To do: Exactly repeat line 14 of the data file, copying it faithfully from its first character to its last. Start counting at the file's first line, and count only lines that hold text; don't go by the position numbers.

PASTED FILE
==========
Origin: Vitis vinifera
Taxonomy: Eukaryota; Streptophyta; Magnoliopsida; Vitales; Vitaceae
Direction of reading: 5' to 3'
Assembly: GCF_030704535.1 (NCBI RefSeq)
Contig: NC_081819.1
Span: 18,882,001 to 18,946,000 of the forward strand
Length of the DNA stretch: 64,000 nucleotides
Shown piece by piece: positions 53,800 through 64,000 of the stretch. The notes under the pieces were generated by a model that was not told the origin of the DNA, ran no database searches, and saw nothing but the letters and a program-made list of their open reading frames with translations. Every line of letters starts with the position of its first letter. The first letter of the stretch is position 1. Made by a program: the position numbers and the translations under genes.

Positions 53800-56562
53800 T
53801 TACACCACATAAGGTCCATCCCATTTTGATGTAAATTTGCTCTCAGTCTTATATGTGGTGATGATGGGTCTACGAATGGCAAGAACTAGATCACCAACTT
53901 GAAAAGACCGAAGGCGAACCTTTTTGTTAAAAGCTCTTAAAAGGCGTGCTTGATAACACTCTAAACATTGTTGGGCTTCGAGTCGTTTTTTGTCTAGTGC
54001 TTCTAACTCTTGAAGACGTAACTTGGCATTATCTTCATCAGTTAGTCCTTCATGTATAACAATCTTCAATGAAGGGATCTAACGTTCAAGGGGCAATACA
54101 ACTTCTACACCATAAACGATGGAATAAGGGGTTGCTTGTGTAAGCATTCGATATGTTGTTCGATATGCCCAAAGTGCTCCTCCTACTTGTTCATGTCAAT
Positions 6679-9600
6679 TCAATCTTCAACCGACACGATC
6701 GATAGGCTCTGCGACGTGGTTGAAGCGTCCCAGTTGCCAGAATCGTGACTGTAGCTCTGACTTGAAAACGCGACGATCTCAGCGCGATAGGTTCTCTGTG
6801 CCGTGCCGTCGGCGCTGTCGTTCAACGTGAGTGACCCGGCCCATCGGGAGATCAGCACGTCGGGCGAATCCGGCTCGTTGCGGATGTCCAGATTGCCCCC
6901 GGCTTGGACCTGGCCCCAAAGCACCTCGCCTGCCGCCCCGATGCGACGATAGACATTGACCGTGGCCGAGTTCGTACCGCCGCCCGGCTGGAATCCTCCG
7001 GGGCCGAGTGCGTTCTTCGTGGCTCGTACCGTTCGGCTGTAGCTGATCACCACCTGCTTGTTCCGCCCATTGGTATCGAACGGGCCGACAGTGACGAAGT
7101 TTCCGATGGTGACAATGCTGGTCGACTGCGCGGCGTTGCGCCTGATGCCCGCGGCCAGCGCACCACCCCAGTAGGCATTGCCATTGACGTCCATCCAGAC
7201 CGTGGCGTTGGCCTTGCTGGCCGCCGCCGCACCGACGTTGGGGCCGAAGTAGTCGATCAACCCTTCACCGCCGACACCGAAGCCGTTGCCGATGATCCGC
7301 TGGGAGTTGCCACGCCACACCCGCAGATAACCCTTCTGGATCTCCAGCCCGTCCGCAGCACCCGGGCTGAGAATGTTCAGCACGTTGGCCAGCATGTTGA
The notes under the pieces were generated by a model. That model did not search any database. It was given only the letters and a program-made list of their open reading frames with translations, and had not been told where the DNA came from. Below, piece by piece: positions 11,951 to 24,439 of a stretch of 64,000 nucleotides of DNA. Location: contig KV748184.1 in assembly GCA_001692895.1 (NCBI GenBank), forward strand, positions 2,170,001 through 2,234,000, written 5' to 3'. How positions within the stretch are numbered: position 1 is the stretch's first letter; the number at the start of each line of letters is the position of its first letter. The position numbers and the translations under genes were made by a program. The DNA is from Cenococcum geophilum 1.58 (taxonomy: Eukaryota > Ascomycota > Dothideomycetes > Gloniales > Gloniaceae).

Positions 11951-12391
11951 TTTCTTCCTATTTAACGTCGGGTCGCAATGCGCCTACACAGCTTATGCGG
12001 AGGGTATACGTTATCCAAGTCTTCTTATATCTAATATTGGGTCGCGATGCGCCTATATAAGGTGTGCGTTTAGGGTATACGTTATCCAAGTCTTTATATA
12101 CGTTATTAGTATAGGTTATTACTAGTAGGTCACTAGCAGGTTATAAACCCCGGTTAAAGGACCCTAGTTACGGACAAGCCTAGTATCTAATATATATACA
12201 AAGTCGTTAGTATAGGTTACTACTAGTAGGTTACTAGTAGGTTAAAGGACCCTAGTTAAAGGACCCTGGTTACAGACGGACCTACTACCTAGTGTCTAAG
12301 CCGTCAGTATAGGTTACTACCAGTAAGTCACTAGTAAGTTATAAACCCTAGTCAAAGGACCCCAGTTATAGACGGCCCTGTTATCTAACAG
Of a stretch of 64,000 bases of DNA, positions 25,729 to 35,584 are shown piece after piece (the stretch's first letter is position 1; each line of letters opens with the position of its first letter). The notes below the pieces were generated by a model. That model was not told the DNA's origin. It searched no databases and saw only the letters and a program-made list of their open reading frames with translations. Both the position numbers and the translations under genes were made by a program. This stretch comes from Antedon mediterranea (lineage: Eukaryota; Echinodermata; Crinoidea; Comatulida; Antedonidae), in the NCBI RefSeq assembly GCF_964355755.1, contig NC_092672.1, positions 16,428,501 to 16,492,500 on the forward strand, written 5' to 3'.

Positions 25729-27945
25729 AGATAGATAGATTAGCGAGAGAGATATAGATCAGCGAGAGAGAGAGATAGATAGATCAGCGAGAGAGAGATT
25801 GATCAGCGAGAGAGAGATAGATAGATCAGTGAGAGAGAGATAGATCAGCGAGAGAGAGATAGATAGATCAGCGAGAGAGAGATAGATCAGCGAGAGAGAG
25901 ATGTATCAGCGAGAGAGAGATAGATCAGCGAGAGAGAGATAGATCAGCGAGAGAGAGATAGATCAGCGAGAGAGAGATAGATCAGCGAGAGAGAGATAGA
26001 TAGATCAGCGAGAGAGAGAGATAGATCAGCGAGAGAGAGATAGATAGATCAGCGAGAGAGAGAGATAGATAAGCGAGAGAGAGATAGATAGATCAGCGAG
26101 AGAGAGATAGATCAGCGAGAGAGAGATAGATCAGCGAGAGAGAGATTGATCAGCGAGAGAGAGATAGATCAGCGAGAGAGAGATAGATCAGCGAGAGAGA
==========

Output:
54101 ACTTCTACACCATAAACGATGGAATAAGGGGTTGCTTGTGTAAGCATTCGATATGTTGTTCGATATGCCCAAAGTGCTCCTCCTACTTGTTCATGTCAAT